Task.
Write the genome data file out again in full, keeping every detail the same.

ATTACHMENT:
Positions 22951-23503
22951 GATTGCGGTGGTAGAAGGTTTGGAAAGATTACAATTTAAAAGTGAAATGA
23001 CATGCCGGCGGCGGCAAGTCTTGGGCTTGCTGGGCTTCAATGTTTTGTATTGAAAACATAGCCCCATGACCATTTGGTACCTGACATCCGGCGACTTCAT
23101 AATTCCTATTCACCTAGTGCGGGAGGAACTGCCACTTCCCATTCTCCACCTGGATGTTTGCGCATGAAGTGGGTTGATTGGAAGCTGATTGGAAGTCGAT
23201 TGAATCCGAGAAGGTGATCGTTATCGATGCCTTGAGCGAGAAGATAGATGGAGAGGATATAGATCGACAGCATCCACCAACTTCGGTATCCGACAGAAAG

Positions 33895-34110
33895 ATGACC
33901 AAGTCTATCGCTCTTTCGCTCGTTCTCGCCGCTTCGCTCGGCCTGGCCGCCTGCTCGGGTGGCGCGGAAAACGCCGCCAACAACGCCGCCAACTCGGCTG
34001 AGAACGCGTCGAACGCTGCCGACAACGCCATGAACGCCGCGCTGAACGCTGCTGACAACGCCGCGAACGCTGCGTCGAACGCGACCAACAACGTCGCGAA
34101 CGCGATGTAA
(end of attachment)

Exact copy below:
Positions 22951-23503
22951 GATTGCGGTGGTAGAAGGTTTGGAAAGATTACAATTTAAAAGTGAAATGA
23001 CATGCCGGCGGCGGCAAGTCTTGGGCTTGCTGGGCTTCAATGTTTTGTATTGAAAACATAGCCCCATGACCATTTGGTACCTGACATCCGGCGACTTCAT
23101 AATTCCTATTCACCTAGTGCGGGAGGAACTGCCACTTCCCATTCTCCACCTGGATGTTTGCGCATGAAGTGGGTTGATTGGAAGCTGATTGGAAGTCGAT
23201 TGAATCCGAGAAGGTGATCGTTATCGATGCCTTGAGCGAGAAGATAGATGGAGAGGATATAGATCGACAGCATCCACCAACTTCGGTATCCGACAGAAAG

Positions 33895-34110
33895 ATGACC
33901 AAGTCTATCGCTCTTTCGCTCGTTCTCGCCGCTTCGCTCGGCCTGGCCGCCTGCTCGGGTGGCGCGGAAAACGCCGCCAACAACGCCGCCAACTCGGCTG
34001 AGAACGCGTCGAACGCTGCCGACAACGCCATGAACGCCGCGCTGAACGCTGCTGACAACGCCGCGAACGCTGCGTCGAACGCGACCAACAACGTCGCGAA
34101 CGCGATGTAA